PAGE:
Trailering your Antique or Classic Treasure

      Most of us own either antique, classic, or contemporary boats worthy of displaying to the public.   In fact, most of us rather enjoy displaying our craft in boat shows, festivals, or wherever we can get the public to gather in order to see what boating was like many years ago.  As I look at the hair on my head, which of course is silver gray, I feel that I also fall in this category.   That is what makes doing this job as your editor so much fun. 

 

     In taking some time to watch many fine craft being launched at our recent boat show, an idea occurred to me.   What about our trailers?   We take such good care of our boats but what about taking care of what carries these boats around our city, state or country?   I saw many really fine boats being towed on trailers that I would not think would even hold them securely.   And that is my concern.   We are all really into “the varnish” but what about trailer upkeep?   Have you had your brakes checked lately?   What about the safety chains, lights, and other items?   What about the tie-downs used to secure the boat to the trailer?   What about the winch assembly?   Is it secured properly to the trailer?   Is there adequate line on the winch assembly?   Do you have sufficient line available in case something goes awry when launching your boat or putting it back on your trailer?   Needless to say, I saw very expensive ornate craft on rusty old trailers, most with no spare tire in case of a flat .  Do you carry a tire jack to change the tire if that happens?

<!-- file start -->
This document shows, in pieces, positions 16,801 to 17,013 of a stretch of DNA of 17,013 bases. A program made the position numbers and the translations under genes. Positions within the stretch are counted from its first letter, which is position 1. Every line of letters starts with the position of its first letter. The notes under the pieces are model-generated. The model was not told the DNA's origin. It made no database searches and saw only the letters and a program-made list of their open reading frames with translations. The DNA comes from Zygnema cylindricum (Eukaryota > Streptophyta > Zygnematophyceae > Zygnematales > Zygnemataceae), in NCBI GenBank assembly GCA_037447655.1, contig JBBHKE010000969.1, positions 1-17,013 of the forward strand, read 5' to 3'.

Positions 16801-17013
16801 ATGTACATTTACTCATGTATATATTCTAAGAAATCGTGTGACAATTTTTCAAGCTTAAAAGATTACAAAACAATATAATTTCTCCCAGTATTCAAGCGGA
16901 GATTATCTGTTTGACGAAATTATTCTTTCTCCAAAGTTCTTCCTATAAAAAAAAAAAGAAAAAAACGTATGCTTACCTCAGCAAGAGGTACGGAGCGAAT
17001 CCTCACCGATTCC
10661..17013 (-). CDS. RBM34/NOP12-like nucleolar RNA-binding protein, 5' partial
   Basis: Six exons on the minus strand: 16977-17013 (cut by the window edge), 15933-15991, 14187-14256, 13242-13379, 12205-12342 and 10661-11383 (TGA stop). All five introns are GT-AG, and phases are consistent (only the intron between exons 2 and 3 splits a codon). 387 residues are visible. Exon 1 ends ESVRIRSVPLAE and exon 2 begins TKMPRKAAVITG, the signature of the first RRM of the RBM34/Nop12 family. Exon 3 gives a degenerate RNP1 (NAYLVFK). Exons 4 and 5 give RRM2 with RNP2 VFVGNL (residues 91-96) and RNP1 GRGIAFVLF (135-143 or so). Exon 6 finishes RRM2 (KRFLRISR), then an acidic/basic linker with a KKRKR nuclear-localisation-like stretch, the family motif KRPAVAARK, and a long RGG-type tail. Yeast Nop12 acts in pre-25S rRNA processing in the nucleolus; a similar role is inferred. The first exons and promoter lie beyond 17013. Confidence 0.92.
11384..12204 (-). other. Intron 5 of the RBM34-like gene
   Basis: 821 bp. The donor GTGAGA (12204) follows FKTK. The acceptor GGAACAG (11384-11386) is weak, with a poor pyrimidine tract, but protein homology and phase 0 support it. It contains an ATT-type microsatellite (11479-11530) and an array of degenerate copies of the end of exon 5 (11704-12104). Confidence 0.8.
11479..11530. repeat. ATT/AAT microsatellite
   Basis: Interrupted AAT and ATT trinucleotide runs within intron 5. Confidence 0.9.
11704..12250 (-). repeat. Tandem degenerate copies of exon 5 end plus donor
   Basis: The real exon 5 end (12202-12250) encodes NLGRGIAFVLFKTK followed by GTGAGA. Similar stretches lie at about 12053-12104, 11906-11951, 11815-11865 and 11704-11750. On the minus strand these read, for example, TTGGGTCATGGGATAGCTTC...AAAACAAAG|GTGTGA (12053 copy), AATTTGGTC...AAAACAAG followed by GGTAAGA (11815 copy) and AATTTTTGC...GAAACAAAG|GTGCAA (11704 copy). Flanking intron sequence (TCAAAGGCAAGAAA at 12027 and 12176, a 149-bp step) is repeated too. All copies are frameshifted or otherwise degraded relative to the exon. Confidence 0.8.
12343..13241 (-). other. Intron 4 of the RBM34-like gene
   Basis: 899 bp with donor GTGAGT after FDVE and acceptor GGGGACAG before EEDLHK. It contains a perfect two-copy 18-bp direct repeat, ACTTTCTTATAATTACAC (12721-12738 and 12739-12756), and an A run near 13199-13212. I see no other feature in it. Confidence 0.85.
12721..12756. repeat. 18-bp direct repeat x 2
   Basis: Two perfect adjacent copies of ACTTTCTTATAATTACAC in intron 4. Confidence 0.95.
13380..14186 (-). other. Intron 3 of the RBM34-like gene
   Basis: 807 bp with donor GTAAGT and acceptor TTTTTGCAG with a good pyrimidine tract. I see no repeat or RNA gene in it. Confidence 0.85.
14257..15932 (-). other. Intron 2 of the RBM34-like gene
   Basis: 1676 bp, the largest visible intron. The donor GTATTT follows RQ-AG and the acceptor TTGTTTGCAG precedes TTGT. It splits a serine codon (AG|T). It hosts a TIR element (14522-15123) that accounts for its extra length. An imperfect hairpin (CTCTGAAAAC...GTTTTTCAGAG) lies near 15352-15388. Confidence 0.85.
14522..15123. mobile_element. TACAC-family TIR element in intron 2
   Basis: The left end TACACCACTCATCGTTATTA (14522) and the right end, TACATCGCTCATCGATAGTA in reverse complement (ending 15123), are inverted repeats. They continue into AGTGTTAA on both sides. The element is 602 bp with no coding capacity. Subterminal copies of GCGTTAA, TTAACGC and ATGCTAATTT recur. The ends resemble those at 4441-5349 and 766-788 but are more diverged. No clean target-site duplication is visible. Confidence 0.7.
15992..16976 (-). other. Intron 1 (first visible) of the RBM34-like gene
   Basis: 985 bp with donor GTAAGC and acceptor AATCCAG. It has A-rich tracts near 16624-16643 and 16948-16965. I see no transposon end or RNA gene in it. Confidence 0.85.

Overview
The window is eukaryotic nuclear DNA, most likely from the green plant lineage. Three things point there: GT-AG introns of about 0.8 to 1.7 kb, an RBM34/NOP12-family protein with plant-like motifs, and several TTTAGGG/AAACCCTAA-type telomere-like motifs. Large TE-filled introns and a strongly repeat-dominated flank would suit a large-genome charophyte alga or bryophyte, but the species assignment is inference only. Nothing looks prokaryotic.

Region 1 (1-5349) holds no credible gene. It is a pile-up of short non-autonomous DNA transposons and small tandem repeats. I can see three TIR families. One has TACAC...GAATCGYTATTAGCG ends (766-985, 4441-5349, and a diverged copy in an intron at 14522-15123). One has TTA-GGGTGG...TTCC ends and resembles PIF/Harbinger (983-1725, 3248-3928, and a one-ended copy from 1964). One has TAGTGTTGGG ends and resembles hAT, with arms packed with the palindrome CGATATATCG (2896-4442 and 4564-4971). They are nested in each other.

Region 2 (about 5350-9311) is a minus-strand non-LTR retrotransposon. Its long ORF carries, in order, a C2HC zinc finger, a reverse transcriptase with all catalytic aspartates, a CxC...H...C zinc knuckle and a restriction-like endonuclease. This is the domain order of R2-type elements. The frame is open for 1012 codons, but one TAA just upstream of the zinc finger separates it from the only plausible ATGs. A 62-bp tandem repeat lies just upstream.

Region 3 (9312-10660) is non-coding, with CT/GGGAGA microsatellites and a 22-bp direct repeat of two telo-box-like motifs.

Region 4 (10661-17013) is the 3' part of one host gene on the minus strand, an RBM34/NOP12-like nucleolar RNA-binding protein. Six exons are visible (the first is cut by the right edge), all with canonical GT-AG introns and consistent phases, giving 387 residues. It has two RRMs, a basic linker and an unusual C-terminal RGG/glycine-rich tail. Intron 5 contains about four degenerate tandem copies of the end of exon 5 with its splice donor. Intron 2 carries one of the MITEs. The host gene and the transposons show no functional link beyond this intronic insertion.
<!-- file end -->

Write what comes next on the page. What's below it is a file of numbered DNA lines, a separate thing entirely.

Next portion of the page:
There are many do’s and don’ts with regard to boat trailering.   Let’s examine the following for future reference –

 

  • Does my trailer have adequate lighting?  Do the lights work, including the directional signals?
  • Are my trailer bunks sufficiently padded to cradle the craft that I am towing?  What is the condition of the wood on the bunks?   Or the carpet covering the wood?
  • Do I have adequate safety chains to take care of the boat and trailer in case they should separate when driving?
  • Is there rust on my trailer?   Maybe I should restore my trailer along with keeping up the varnish on my boat?
  • Are there any parts on my trailer that might break?  Do any of the parts have cracks located in them?
  • Do I have sufficient tie-down straps to safely go down the highway?
  • Do I have the proper vehicle to tow the boat in the first place or am I going to have a problem like ruining my transmission because I am towing far too much weight?
  • The capacity of the trailer should be greater than the combined weight of the boat, motor, along with other equipment.   The tow vehicle must be capable of handling the weight of the trailer, boat, equipment, as well as the weight of the passengers and equipment which will be carried inside.   This may require that the tow vehicle may need to be specially equipped with a(n):
    • Engine of adequate power.
    • Transmission designed for towing.
    • Larger cooling systems for the engine and transmission.
    • Heavy duty brakes.
    • Load bearing hitch attached to the frame, not the bumper. (Check your vehicle owner's manual for specific information.)

 

     These are all issues that we should continue to address as we go about our hobby of antique and classic boating.  If we do, I believe that we will have a pleasant experience and day on the water.